This is the first of a new feature for the ISEIF blog. A chat between Clare & Uzma, lightly edited and transcribed. Enjoy:
Clare: Hey Uzma, I found the chat button! Feeling so empowered!
Can you hear me now?
Clare: It makes me want to chat about a smart home!
Uzma: I think that’s an excellent topic. Especially because our very first blog post on our popular blog was on the smart home.
Clare: Our very popular blog. So let’s take up some of the ideas in an ad we both read from an excellent but nameless company, talking about how to make our homes smarter.
Uzma: This ad brought up the fascinating use cases retailers are putting out there to sell smart home products. They range from safety to science fiction. I think retailers are still trying to figure out how to sell the smart home… this ad actually asks you to be patient to wait for more uses to be available
Clare: Agreed. Because some of what’s out there is obviously useful (locks you can unlock for you kid from your smart phone for when you’re at work and they’ve lost their key again, for example), and therefore no fun to talk about. But what about robotic vacuums? Can we talk robotic vacuums? Not just as an internet meme, with cats, but seriously, how do they deal with cat bowls on the floor? Don’t they just tip them over and then vacuum them up? No wonder cats hate them.
Uzma: I think the jury’s out about cats hating them. I’ve seen plenty of videos of cats getting friendly with them. So the robotic vacuums have these sensors and rubber bumpers so they don’t mess up your home. It’s one of those products, and I think I’m a fairly early adopter, I wouldn’t consider buying because I’m not sure how much easier my life would be if I could use my smartphone to start the vacuum while I’m away from home.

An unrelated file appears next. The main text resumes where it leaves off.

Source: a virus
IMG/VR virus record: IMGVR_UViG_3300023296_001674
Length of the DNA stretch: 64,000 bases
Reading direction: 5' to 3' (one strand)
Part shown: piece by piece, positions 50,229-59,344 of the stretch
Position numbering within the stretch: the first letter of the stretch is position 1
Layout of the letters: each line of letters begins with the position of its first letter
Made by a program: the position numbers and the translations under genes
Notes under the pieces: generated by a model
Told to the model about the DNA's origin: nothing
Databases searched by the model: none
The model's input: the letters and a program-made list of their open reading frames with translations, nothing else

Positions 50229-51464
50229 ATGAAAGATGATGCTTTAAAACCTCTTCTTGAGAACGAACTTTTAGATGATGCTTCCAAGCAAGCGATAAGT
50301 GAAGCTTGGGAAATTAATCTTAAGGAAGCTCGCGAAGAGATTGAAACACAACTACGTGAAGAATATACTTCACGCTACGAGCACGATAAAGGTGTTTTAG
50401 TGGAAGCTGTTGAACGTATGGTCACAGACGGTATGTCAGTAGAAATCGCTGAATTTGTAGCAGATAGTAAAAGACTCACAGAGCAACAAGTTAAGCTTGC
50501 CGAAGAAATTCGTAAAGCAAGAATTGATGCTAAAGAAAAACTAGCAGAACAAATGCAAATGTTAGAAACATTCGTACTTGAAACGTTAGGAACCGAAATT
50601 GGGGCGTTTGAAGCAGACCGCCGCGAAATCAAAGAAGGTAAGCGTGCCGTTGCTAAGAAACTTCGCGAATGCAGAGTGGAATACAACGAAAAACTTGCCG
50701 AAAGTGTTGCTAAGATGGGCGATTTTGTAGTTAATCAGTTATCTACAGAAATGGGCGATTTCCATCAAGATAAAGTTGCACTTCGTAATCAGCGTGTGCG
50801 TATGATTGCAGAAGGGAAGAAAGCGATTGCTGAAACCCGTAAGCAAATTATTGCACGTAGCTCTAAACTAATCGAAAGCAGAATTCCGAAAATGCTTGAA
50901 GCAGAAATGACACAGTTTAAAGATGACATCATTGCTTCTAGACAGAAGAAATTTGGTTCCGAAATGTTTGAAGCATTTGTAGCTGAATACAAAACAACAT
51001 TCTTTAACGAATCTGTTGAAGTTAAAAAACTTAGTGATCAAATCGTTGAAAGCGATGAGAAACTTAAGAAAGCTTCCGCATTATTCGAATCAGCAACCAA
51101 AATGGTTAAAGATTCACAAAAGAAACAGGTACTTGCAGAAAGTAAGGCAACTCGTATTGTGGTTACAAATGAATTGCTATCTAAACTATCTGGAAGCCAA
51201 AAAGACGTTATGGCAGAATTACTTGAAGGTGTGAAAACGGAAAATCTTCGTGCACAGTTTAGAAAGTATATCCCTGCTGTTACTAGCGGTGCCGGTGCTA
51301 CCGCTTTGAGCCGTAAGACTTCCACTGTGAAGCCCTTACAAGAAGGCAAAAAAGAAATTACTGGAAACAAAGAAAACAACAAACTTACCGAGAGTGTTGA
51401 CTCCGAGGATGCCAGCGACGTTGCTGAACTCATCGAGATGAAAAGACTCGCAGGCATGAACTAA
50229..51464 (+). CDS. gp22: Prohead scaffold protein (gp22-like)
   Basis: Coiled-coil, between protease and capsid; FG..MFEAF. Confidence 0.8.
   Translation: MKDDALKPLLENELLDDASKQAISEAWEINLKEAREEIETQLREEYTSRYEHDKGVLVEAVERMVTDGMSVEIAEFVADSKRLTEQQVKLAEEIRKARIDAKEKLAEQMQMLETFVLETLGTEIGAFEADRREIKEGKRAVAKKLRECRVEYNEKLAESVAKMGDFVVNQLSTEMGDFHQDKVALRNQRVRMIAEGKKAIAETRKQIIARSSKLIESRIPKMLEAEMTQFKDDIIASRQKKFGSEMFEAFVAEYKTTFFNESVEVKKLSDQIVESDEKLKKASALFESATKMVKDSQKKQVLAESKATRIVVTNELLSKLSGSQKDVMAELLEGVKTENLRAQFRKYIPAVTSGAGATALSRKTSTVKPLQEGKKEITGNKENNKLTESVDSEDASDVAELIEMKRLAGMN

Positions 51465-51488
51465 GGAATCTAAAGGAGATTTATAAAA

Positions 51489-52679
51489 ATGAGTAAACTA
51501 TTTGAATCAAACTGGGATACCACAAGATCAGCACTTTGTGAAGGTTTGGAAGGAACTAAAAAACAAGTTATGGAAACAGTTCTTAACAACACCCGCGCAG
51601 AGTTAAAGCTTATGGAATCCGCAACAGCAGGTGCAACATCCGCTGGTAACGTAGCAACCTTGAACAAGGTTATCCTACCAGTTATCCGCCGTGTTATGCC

All of this would change of course if the robot vacuum looked like R2D2, or as my Mexican friend calls him, Arturito. Then maybe I’d consider getting one.
Clare: I don’t think that would solve the cat issue. How are they on stairs? I live in a townhome so I assume they’re useless for me, but if they looked like Arturito, I would actually feel terrible if they kept tumbling down the stairs.
Uzma: Yes that would be sad. Especially if it made that Arturito series of sad and confused bleeps. I think they have to be manually transported up/down stairs! But once you do that, you can use your smartphone to start up the vacuum.
Clare: There’s a timesaver! This article also mentioned smart audio receivers. Imagine, it said, being able to control your audio receiver without a remote. Which confused me because I already control my audio receiver without a remote. It has knobs on it. I walk over to it and turn them. It’s never felt like a hardship. I think maybe it came with a remote, but I have no idea what happened to that.
Uzma: So, you don’t have to use a remote but you can use your smartphone instead. First I thought it’s just substituting one handheld controlling device for another, but it would be really nice to consolidate all my remotes on my phone. I have 5 remotes. How many do you have? Or do you just get up and walk over and change everything the old-fashioned way?
Clare: We use remotes for the television & the device attached to it that lets us stream things, because they don’t have knobs on them. If you combined all those remotes onto your phone where would you put your cat videos?